This post comes from Miranda Marquit at our partner site Quizzle.com.
A lot of the time, when we consider income and expenses, we think mainly in terms of how much is coming and how much is going out. When we struggle with finances, we assume that we need more money, or that we need to spend less. While this might be true, just looking at your financial situation in terms of income minus expenses does you a disservice.
The reality is more nuanced, and it involves timing as well as sheer numbers. When looking at your financial situation, you need to understand your cash flow.
The Basics of Cash Flow
Cash flow is the way money moves through your own personal economy. Cash flow takes a look at the money that comes in, and the money that goes out, and also considers where it is moved to — and when it all these changes happen.
Paying attention to your cash flow is about more than just understanding that you will have an income of $4,000 this month and expenses totaling $3,500. Rather, cash flow takes a look at when all of this will happen as well. If you are paid on the 3rd and the 18th of each month, that should factor into your calculations, since you will get $2,000 on the 3rd, and it will have to cover all of your expenses until you are paid another $2,000 on the 18th.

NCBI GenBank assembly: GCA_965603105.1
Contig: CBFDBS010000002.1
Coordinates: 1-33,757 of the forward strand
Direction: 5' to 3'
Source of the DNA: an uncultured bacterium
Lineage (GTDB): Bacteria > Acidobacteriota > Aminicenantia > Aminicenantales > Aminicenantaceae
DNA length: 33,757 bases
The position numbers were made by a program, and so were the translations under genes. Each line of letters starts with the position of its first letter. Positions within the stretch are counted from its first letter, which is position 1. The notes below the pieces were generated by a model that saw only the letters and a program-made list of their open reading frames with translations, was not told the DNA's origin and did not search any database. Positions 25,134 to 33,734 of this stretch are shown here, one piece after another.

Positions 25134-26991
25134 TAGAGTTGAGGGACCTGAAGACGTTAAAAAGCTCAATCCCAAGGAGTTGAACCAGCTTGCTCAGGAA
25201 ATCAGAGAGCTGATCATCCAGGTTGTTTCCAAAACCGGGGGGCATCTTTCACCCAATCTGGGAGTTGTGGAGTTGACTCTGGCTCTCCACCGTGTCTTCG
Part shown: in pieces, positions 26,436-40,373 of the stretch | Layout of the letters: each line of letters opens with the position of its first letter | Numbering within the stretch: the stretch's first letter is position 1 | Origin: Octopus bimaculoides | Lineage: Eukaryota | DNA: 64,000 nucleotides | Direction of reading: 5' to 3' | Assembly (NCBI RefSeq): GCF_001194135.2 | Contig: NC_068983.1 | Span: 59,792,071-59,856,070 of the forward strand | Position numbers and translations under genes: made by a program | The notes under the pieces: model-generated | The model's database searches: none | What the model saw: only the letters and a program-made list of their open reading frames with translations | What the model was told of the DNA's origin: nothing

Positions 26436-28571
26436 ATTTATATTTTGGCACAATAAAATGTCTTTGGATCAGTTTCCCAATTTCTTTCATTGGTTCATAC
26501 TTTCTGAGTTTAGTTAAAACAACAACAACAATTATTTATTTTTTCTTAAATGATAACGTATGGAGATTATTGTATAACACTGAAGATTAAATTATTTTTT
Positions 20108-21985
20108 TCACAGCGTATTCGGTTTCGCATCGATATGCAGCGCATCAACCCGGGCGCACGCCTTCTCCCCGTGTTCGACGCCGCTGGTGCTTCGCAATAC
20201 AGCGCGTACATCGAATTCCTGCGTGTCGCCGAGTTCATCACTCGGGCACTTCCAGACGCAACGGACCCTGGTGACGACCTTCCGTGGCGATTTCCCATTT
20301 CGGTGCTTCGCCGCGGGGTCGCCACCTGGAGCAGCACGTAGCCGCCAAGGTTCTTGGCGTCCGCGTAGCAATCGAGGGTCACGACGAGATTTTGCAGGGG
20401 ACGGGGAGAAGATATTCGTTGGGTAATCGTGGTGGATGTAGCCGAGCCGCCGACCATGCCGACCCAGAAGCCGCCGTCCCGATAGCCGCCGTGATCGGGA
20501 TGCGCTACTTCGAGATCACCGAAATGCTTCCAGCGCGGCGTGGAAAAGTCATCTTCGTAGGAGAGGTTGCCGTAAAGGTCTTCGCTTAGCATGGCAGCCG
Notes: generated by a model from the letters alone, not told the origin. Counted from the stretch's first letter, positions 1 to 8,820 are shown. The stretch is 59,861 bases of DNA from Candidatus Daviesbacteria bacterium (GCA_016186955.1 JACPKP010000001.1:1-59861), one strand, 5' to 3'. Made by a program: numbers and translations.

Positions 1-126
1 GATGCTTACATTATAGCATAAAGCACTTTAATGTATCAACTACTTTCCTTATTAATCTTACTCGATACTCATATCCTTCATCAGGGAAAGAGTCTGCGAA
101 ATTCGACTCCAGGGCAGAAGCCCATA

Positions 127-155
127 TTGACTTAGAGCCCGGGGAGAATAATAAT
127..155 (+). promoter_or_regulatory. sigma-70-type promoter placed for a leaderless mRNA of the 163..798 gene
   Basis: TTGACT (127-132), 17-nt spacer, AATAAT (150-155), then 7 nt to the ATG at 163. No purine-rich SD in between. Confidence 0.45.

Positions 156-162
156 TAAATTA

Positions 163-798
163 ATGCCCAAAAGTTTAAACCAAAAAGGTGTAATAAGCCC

The timing of your bills matters, as well as the timing of your income. I divide up my expenses so that they match up with my expected income. This is a little more difficult for me, since I have a variable income, and sometimes my freelance clients pay late. In these cases, timing becomes especially important. The fact that it takes three to four business days for my money to transfer from PayPal to my bank account matters. In fact, one day can make the difference between whether or not there is enough money in my “bills” account to pay the mortgage.
Know Where Your Money Should Be — And When It Should Be There
When you plan your finances, make sure you understand the “when” behind your money, as well as the how much. Timing matters. If you expect to receive money on the 5th of the month, and you arrange to have your car loan paid on the 6th of the month, you might be cutting it close. What if the money isn’t there? What if you you had an unexpected expense or if a clerical error means that your paycheck is smaller than you expected?
It can make sense to schedule bill payments (if you can) with a little wiggle room. It also helps to have a backup plan so that you can implement alternatives if your cash flow gets a little off track.
Plan your finances, but do so with the bigger picture in mind. Consider diagraming your cash flow so you have a visual idea of where your money goes when once you earn it. Make a flowchart showing the money that goes to savings, paying bills, and other expenses, as well as identifying the dates that all of this happens. Once you understand how money is moving through your personal economy, you can make tweaks so that you have what you need when you need it.